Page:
Search Images Maps Play YouTube News Gmail Drive More »
Sign in
Screen reader users: click this link for accessible mode. Accessible mode has the same essential features but works better with your reader.

Patents

  1. Advanced Patent Search
Publication numberUS4003090 A
Publication typeGrant
Application numberUS 05/545,155
Publication dateJan 11, 1977
Filing dateJan 29, 1975
Priority dateFeb 18, 1974
Also published asCA1057395A1, DE2506853A1, DE2506853B2, DE2506853C3
Publication number05545155, 545155, US 4003090 A, US 4003090A, US-A-4003090, US4003090 A, US4003090A
InventorsJohn Brewer Beck
Original AssigneeRca Corporation
Export CitationBiBTeX, EndNote, RefMan
External Links: USPTO, USPTO Assignment, Espacenet
Magnetic recording and reproducing system with tape-to-head speed control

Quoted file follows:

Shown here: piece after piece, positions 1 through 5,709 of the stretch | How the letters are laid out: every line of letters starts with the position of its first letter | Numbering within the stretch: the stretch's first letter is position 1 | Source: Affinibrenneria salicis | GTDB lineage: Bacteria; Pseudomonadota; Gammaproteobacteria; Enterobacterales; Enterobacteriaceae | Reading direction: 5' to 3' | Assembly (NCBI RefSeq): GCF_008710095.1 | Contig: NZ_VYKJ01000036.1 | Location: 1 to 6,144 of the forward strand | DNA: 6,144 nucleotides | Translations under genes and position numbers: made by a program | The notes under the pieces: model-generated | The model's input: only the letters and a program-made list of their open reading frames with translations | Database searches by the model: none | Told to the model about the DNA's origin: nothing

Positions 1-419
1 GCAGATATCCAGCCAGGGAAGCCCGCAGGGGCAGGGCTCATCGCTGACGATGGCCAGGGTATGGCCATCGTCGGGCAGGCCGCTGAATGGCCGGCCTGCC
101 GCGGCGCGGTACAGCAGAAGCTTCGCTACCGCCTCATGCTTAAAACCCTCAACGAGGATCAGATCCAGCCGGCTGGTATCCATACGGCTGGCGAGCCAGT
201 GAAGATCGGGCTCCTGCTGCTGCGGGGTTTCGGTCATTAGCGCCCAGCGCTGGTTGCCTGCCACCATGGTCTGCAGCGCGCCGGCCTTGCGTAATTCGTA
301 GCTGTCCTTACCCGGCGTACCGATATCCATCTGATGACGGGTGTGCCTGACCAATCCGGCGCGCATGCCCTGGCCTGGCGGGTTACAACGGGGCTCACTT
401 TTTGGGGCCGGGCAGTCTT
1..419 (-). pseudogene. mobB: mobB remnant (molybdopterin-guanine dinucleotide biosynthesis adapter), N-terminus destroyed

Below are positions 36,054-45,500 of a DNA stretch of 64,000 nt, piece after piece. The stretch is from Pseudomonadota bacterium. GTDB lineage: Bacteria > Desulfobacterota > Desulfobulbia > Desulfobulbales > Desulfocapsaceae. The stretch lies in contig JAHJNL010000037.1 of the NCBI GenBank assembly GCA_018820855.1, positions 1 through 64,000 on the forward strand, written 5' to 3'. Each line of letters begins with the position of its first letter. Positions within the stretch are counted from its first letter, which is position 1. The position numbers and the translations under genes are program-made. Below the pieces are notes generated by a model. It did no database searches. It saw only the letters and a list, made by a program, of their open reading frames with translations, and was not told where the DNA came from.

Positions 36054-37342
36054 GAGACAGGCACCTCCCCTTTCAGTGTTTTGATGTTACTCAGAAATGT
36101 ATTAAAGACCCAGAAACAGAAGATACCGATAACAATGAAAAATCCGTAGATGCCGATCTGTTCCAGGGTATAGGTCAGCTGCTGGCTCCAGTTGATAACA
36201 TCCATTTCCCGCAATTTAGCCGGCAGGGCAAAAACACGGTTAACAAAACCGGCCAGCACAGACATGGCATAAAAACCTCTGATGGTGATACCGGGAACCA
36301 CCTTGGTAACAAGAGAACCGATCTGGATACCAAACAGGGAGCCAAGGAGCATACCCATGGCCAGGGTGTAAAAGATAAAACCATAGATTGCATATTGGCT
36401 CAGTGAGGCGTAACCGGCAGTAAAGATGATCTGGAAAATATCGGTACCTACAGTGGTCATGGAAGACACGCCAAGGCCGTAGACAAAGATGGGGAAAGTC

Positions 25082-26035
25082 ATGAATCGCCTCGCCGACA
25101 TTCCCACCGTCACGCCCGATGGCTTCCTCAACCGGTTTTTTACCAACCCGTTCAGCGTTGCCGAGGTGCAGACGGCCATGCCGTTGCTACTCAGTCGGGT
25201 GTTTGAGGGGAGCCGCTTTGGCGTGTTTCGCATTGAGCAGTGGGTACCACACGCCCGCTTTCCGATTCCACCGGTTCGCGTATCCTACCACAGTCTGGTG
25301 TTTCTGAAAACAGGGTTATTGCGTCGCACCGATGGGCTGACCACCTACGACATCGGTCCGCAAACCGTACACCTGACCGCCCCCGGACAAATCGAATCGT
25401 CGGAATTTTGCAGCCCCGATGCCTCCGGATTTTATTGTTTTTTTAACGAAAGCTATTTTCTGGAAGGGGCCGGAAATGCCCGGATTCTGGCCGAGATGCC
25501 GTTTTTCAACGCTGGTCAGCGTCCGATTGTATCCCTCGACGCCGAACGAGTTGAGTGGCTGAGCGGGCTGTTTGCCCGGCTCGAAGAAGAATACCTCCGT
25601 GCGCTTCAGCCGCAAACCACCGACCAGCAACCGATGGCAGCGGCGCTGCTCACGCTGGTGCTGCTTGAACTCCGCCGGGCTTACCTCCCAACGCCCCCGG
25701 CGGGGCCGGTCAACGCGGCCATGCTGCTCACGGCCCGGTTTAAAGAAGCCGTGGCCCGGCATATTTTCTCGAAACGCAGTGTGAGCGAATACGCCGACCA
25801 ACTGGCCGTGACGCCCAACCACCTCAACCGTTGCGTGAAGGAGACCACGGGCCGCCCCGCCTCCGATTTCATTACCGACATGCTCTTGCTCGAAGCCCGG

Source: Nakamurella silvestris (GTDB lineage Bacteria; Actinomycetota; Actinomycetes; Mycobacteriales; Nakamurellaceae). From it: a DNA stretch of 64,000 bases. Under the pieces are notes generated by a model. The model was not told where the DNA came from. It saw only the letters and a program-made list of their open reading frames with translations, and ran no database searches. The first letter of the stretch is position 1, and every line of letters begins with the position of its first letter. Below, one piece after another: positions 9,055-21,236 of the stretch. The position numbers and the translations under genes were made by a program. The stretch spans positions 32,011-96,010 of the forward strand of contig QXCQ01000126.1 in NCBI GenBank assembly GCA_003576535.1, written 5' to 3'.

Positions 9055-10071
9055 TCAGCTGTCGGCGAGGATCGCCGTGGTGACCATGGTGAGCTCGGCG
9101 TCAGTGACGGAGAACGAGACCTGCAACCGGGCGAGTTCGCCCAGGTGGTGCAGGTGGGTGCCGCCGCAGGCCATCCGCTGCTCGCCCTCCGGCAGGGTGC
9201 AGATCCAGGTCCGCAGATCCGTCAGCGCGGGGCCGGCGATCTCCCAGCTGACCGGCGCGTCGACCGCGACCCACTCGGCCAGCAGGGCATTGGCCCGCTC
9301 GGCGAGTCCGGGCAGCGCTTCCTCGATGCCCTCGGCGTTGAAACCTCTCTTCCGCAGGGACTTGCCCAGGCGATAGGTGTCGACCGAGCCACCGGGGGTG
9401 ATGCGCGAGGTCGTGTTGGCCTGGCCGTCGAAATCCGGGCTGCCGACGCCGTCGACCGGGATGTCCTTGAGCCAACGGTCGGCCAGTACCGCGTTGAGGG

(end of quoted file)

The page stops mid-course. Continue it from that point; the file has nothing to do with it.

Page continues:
US 4003090 A
Abstract
Apparatus is provided for controlling the phase and speed of a motor for driving the rotary magnetic heads of a video tape recorder. An output of a signal generator, for example, a sawtooth wave, having a frequency corresponding to the rotational speed of the motor is compared with an external reference signal, for example, a 60 Hertz power line signal. A difference in frequency generates a varying error voltage whose polarity is indicative of the error direction. Relatively large or prolonged frequency errors result in an error voltage waveform having an abrupt and relatively large change. This error voltage is differentiated to create relatively large pulses of polarity depending on the direction of the error voltage. The relatively large pulses either charge or discharge a capacitor, the output of which changes the current to the motor so as to reduce the relatively large frequency error to a range suitable for handling by a conventional combined position and velocity servo system.
Images(2)
Previous page
Next page
Claims(7)
What is claimed is: